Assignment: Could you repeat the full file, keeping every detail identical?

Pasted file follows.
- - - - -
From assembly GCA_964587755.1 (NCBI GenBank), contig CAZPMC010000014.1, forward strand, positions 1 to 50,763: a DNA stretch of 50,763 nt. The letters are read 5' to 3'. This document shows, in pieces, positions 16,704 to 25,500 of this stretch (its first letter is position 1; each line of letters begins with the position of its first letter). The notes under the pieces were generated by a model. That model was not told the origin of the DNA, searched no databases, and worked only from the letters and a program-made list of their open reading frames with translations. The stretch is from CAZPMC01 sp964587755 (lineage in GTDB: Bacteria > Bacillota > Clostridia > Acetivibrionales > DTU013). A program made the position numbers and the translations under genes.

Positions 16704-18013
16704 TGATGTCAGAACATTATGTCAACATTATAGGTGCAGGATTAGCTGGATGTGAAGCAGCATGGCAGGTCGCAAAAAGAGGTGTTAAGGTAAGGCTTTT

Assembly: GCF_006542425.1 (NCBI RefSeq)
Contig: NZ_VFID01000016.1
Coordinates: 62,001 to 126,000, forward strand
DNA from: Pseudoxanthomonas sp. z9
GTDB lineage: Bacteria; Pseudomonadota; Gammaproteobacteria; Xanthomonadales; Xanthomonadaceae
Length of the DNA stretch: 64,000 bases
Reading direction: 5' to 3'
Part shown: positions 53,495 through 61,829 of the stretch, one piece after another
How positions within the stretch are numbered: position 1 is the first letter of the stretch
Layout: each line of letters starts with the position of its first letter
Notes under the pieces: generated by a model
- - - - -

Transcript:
From assembly GCA_964587755.1 (NCBI GenBank), contig CAZPMC010000014.1, forward strand, positions 1 to 50,763: a DNA stretch of 50,763 nt. The letters are read 5' to 3'. This document shows, in pieces, positions 16,704 to 25,500 of this stretch (its first letter is position 1; each line of letters begins with the position of its first letter). The notes under the pieces were generated by a model. That model was not told the origin of the DNA, searched no databases, and worked only from the letters and a program-made list of their open reading frames with translations. The stretch is from CAZPMC01 sp964587755 (lineage in GTDB: Bacteria > Bacillota > Clostridia > Acetivibrionales > DTU013). A program made the position numbers and the translations under genes.

Positions 16704-18013
16704 TGATGTCAGAACATTATGTCAACATTATAGGTGCAGGATTAGCTGGATGTGAAGCAGCATGGCAGGTCGCAAAAAGAGGTGTTAAGGTAAGGCTTTT

Assembly: GCF_006542425.1 (NCBI RefSeq)
Contig: NZ_VFID01000016.1
Coordinates: 62,001 to 126,000, forward strand
DNA from: Pseudoxanthomonas sp. z9
GTDB lineage: Bacteria; Pseudomonadota; Gammaproteobacteria; Xanthomonadales; Xanthomonadaceae
Length of the DNA stretch: 64,000 bases
Reading direction: 5' to 3'
Part shown: positions 53,495 through 61,829 of the stretch, one piece after another
How positions within the stretch are numbered: position 1 is the first letter of the stretch
Layout: each line of letters starts with the position of its first letter
Notes under the pieces: generated by a model